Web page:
EDIT: This bundle is no longer available. It was a great deal, but the consortium of prepper authors who put this together were true to their word about this being a very limited time offer. They’re talking about some other products in the future. We’ll let you know of any worthwhile specials that we find.

We don’t do a lot of selling on this site. That’s not what we’re about. The purpose of this site is this:

  • To inform people of the potential dangers we all face in these unstable days we live in
  • To motivate people to take steps to prepare themselves for an emergency
  • To educate people about what they can do to make those preparations

But sometimes the best way to accomplish one or more of those goals is to recommend a product. This is one of those times.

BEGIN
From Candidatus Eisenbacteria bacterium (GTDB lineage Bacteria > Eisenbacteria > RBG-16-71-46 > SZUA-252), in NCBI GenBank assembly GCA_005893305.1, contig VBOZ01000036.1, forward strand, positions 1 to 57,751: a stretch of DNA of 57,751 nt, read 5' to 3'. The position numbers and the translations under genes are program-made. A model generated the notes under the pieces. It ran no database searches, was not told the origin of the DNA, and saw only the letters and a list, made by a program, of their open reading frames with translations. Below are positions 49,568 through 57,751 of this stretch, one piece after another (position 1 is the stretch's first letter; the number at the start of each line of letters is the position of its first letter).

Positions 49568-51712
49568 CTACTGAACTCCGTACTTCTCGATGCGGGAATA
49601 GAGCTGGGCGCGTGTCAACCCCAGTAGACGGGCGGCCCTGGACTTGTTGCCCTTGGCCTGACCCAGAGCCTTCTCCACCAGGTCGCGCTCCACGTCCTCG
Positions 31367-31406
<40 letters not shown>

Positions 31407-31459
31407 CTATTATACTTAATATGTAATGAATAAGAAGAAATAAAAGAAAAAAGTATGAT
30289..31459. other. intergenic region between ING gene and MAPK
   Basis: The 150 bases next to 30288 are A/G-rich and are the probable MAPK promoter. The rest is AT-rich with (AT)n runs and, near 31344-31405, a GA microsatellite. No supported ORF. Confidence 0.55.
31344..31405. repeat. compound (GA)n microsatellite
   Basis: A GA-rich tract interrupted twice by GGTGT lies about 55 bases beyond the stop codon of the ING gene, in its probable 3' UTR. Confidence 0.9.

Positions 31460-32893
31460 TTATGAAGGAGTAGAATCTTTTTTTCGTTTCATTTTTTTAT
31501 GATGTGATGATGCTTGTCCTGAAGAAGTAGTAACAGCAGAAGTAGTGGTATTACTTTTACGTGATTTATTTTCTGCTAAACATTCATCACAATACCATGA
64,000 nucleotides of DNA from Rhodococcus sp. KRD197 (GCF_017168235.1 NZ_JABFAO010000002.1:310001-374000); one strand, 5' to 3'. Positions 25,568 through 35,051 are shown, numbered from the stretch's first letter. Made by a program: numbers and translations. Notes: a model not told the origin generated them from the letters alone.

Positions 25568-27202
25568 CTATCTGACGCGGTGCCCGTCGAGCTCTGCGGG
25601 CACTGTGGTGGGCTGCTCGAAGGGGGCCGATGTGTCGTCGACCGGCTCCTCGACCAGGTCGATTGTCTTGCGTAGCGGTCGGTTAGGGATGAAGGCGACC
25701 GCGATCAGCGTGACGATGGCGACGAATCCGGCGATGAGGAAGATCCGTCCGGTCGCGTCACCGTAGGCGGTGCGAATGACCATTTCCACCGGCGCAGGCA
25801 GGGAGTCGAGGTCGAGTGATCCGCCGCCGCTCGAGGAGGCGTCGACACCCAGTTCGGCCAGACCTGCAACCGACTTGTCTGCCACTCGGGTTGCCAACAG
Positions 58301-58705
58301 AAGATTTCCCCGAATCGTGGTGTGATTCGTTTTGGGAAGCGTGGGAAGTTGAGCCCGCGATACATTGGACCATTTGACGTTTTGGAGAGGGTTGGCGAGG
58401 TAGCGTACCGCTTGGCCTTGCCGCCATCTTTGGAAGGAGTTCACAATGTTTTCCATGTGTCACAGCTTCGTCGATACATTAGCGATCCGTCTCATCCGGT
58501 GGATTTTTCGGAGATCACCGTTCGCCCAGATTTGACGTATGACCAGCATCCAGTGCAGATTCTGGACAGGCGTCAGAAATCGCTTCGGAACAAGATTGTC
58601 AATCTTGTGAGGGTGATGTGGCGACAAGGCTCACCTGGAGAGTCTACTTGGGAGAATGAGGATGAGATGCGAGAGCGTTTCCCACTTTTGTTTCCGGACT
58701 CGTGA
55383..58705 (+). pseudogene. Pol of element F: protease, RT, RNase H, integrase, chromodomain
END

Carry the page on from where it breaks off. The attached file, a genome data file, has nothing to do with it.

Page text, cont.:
A group of preparedness authors have banded together to offer a package deal of their books and instructional materials at a discount so deep it’s too good to pass up. It’s only $29, but that price is only good until this coming Monday (September 23, 2013). I don’t know what the price will jump to then, but it is an absolute steal at this introductory price of $29. They say the retail value of the package is $700. I haven’t done the math, but a cursory glance at the wealth of materials will confirm that they’re darned close. I bought one for myself right away. It was a no-brainer. I got enough stuff in this bundle to keep me learning and prepping through the cold winter months to come.